Using Interfaces for Model in ASP.NET MVC (Impl)…

I mentioned in my first post that we were using interfaces to represent our models and WHY we did it. So here’s the HOW of doing it.


As I mentioned, we used the model attribute to decorate our models when they are in the method signature. This attribute was based on the AbstractParameterBinderAttribute from MvcContrib (if you’re using ASP.NET MVC and NOT using MvcContrib, you’re probably re-inventing more than a few wheels) which is just a CustomModelBinderAttribute with a little bit of happy sprinkled in. Here’s what our binding looked like:

public override object BindModel(ControllerContext controllerContext, ModelBindingContext bindingContext)
	ViewDataDictionary viewData = GetViewData(controllerContext.Controller);
	object result = null;
	if (viewData != null)
		result = viewData.For(controllerContext, bindingContext);
		SetViewData(result, controllerContext, bindingContext, viewData);
	return result;

The GetViewData and SetViewData are pretty self-explanatory but the real heavy lifting is in that extension method. Let’s take a look at it.


We know that we have a giant dictionary holding on to our data and tedious mapping using strings make me itchy, not to mention it breaking my refactoring tool, so how do we push the values without them? DictionaryAdapter from Castle. This little known, under utilized piece of work was shown to me by Craig Neuwirt, it’s creator, and I’m constantly amazed at it’s usefulness. Observe the following extension method for ViewData:

private static readonly IDictionaryAdapterFactory
	ViewDataFactory = new DictionaryAdapterFactory();

public static object For(this ViewDataDictionary viewData, ControllerContext controllerContext, ModelBindingContext bindingContext)
	ViewDataAdapter data = new ViewDataAdapter(viewData);
	object adapter = ViewDataFactory.GetAdapter(bindingContext.ModelType, data);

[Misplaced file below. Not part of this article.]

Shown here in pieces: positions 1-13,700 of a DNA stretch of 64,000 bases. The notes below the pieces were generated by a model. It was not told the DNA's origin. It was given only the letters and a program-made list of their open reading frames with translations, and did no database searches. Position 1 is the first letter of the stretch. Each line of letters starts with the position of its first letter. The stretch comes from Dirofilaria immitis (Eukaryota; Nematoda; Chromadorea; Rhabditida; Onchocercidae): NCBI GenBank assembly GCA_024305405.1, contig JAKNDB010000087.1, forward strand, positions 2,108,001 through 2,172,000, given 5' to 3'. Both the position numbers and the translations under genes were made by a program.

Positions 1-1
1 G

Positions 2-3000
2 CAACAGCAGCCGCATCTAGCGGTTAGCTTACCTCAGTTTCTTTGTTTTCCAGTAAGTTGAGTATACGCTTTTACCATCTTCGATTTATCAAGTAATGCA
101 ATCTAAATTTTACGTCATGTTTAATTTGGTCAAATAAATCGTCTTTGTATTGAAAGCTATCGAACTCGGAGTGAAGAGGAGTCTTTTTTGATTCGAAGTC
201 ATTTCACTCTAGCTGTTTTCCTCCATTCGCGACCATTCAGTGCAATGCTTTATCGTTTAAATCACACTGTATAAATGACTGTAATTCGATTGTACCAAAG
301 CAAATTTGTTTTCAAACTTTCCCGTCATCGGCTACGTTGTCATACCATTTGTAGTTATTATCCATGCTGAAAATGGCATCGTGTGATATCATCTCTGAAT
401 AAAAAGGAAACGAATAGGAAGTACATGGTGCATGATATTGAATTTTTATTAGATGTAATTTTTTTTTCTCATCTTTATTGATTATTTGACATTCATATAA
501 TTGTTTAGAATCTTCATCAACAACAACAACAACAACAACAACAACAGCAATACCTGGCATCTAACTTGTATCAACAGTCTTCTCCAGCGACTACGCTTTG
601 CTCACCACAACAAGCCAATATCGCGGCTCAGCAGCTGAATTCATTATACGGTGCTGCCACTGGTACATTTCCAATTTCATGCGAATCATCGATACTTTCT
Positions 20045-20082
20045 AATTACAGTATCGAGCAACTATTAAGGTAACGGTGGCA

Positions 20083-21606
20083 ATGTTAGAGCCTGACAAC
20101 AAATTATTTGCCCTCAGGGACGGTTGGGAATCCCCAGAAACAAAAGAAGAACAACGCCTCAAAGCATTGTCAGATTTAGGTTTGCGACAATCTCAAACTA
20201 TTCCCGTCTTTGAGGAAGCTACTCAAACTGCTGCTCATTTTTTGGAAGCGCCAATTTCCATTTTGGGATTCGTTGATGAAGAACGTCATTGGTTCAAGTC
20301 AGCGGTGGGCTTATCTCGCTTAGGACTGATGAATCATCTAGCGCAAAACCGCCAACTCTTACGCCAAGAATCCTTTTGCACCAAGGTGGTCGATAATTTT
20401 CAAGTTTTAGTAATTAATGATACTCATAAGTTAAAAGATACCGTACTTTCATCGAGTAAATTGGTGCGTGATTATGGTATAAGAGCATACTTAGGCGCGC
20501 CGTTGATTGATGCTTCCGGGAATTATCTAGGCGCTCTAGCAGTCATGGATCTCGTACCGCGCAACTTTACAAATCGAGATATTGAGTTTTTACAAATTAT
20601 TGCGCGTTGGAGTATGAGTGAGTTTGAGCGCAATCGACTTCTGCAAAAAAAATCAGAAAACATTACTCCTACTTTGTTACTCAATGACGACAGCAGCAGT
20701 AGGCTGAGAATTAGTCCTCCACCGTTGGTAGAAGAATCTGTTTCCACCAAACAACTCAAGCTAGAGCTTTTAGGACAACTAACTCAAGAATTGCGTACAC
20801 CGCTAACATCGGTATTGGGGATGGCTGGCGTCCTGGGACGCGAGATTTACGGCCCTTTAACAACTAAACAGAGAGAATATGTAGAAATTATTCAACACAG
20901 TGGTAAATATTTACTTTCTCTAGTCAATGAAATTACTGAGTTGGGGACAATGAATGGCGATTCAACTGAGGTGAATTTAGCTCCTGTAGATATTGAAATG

IDictionaryAdapter meta = adapter as IDictionaryAdapter;
	return adapter;

It’s that simple. No, really. The DictionaryAdapter will match up the properties on the interface you defined with the corresponding elements in the ViewData and push their values into an instance of the model. All of that, without you even having to buy it dinner.

There’s more??

This approach worked great for us and gave us most of what we needed, however, this code doesn’t handle rehydrating objects from ActiveRecord – yet. But that’s a post for another night…

CORRECTION: Craig informed me that he did not create it originally but re-wrote it’s initial implementation to what it is now. Sorry for the misunderstanding.

David O’Hara is a Principal with Improving Enterprises in Dallas, Texas.


2 Responses to Using Interfaces for Model in ASP.NET MVC (Impl)…

  1. […] to VoteUsing Interfaces for Model in ASP.NET MVC (Impl)… (8/18/2009)Tuesday, August 18, 2009 from blog.davidohara.netI mentioned in my first post that we were using […]

  2. Mikhail says:

    Thanks for your post. It is exactly my problem.
    But can you still explain algorithm of SetViewData method? Is it a way to set up controllerContext.Controller.ViewData value?

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